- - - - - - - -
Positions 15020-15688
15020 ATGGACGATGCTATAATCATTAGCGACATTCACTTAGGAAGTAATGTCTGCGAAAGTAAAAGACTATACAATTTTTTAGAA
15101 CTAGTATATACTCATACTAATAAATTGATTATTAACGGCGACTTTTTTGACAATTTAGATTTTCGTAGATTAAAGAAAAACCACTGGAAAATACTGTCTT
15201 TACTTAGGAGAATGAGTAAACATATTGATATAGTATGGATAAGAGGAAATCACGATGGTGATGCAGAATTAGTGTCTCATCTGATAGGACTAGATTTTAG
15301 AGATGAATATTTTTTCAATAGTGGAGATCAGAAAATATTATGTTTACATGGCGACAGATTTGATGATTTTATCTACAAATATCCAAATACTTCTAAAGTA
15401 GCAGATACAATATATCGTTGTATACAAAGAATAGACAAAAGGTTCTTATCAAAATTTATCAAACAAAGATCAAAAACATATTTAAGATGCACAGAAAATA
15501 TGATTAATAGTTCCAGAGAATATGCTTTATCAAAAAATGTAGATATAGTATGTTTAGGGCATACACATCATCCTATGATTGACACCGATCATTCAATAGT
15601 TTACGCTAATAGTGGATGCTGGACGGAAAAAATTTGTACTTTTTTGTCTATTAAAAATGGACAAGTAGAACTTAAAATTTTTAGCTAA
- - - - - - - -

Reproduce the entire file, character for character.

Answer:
Positions 15020-15688
15020 ATGGACGATGCTATAATCATTAGCGACATTCACTTAGGAAGTAATGTCTGCGAAAGTAAAAGACTATACAATTTTTTAGAA
15101 CTAGTATATACTCATACTAATAAATTGATTATTAACGGCGACTTTTTTGACAATTTAGATTTTCGTAGATTAAAGAAAAACCACTGGAAAATACTGTCTT
15201 TACTTAGGAGAATGAGTAAACATATTGATATAGTATGGATAAGAGGAAATCACGATGGTGATGCAGAATTAGTGTCTCATCTGATAGGACTAGATTTTAG
15301 AGATGAATATTTTTTCAATAGTGGAGATCAGAAAATATTATGTTTACATGGCGACAGATTTGATGATTTTATCTACAAATATCCAAATACTTCTAAAGTA
15401 GCAGATACAATATATCGTTGTATACAAAGAATAGACAAAAGGTTCTTATCAAAATTTATCAAACAAAGATCAAAAACATATTTAAGATGCACAGAAAATA
15501 TGATTAATAGTTCCAGAGAATATGCTTTATCAAAAAATGTAGATATAGTATGTTTAGGGCATACACATCATCCTATGATTGACACCGATCATTCAATAGT
15601 TTACGCTAATAGTGGATGCTGGACGGAAAAAATTTGTACTTTTTTGTCTATTAAAAATGGACAAGTAGAACTTAAAATTTTTAGCTAA